Antonucci: As Strike Fever Sweeps California, Something New in Sacramento: Teachers Union Has a Contract But May Walk Out Anyway
Mike Antonucci’s Union Report appears Wednesdays; see the full archive.
After teacher strikes in Los Angeles and Oakland, California, union leaders see districtwide job actions as the perfect tool to check off all those boxes on their wish lists. The next venues in the state appear to be Santa Rosa and Sacramento — for different reasons, although increased funding is behind them both.
The Santa Rosa Teachers Association will discuss a potential strike later this month, but the union is not far enough along in the contract negotiation process to do anything soon. It filed for impasse last month but was denied by the state Public Employment Relations Board. As we saw with both L.A. and Oakland, even if an impasse were granted, mediation and fact-finding would likely take months, putting off any possible strike until the next school year.
The union and district are far apart on salary and health insurance premium contributions, and some familiar trends are developing. The union accused the district of retaliatory conduct against a union leader and filed an unfair labor practice complaint that also asserts that the district unlawfully notified teachers of their right to opt out of union membership.
The district is making familiar sounds as well. Superintendent Diann Kitamura says the union’s demands will place the district in deficit, but she has a way out: more state funding.
“In order to operate districts, we need more money. That’s just the bottom line,” Kitamura said.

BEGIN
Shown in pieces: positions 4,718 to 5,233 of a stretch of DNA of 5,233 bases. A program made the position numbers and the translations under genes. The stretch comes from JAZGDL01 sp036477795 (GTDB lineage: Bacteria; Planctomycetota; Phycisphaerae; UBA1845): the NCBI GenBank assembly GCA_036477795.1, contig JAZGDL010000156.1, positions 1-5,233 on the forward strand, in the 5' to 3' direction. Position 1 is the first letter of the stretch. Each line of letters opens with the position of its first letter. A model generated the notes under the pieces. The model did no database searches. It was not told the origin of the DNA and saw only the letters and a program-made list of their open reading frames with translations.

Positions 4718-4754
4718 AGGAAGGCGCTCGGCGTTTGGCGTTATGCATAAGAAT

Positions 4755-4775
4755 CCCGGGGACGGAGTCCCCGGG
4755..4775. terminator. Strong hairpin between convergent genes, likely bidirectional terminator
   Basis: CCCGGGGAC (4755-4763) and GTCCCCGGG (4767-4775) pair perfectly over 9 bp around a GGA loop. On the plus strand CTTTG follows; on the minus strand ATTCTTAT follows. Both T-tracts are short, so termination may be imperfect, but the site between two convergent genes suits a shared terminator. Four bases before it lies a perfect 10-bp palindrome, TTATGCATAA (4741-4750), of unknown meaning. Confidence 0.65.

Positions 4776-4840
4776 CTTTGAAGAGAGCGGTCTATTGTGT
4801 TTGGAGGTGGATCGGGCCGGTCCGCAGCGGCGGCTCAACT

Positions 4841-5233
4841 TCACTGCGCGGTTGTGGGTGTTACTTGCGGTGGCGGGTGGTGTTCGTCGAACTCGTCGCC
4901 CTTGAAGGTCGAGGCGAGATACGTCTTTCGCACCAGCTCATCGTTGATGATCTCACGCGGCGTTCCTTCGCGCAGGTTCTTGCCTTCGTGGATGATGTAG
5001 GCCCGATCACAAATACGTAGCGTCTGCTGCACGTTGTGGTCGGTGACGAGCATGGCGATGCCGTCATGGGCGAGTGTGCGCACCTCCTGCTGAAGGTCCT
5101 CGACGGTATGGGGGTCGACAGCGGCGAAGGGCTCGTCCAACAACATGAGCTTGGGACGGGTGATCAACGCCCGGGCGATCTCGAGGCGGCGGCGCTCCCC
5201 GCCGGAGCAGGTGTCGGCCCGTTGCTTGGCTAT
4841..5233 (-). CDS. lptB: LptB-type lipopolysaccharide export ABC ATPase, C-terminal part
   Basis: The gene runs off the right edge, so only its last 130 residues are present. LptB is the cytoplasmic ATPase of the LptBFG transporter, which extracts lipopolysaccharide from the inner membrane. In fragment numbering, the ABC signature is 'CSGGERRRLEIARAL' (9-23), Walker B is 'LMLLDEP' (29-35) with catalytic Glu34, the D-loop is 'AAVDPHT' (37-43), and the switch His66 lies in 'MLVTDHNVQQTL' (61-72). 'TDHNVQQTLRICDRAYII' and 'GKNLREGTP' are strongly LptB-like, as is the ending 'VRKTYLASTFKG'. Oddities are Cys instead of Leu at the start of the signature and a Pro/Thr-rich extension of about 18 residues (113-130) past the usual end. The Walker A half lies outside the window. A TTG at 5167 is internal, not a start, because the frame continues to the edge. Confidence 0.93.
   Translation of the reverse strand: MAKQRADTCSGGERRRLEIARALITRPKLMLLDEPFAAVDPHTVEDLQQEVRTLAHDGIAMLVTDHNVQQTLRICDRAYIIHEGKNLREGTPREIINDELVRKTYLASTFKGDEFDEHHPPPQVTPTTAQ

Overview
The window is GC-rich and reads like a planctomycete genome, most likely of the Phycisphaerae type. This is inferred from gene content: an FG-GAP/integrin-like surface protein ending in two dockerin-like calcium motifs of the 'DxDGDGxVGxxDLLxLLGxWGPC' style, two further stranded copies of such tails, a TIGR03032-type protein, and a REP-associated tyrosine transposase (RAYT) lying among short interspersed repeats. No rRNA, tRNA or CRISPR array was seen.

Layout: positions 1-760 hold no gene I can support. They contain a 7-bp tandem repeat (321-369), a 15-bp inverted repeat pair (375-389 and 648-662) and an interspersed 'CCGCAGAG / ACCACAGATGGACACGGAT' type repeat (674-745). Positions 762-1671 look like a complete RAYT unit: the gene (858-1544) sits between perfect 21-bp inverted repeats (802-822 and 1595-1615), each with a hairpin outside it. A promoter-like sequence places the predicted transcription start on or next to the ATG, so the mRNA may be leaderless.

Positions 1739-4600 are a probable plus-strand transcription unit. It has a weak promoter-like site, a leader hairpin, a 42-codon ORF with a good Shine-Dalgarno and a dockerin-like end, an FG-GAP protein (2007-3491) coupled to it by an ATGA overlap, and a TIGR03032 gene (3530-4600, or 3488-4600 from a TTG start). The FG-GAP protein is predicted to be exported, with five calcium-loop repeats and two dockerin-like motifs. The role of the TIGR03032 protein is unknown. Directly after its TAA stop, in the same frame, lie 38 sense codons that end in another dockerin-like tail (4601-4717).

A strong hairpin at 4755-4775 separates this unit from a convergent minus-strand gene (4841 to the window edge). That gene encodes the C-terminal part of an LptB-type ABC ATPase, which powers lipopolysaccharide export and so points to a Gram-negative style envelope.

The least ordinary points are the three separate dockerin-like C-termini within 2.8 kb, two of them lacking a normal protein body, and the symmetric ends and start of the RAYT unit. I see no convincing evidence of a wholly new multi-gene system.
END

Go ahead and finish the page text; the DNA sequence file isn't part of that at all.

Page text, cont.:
Meanwhile, members of the Sacramento City Teachers Association authorized a strike in an all-member vote last week. The situation is quite a bit different from all the other strikes we have seen in that the Sacramento union is still under contract. Under normal circumstances, it would be legally barred from striking.
The loophole is that the union says the district has reneged on the contract and a strike would be “to protest the massive unfair labor practices and unlawful activity of Superintendent Jorge Aguilar and other district administrators and school board members.” The union says the district is facing insolvency due to financial mismanagement by Aguilar and district officials.
The union stated it would call the strike “at a date likely in the next month.”
The district issued a statement that said, “A strike would put the district on the fast track to state takeover, which would only hurt our students, families and employees.”
Unlike labor disputes elsewhere, in Sacramento, the district has media support in the form of Sacramento Bee columnist Marcos Bretón.
“Aguilar does not want to ask for a taxpayer bailout, as the Los Angeles Unified School District is contemplating doing after giving its teachers raises to settle January’s strike,” Bretón wrote. “He doesn’t want to cut $20 million out of programs, as Oakland schools are doing after giving teachers raises last month.”
But the Sacramento union brought out its own communications big guns. Press contacts are being handled by D.C.-area public relations professional Jamie Horwitz, a former longtime media staffer with the American Federation of Teachers. Horwitz also worked with the Oakland Education Association during its strike.
The Sacramento situation is a crucial one to watch because it could extend the series of strikes to school districts where labor contracts have already been agreed upon. An “unfair labor practice” strike requires a high threshold of proof to be legal, but it could bring the strike wave to new California shores.
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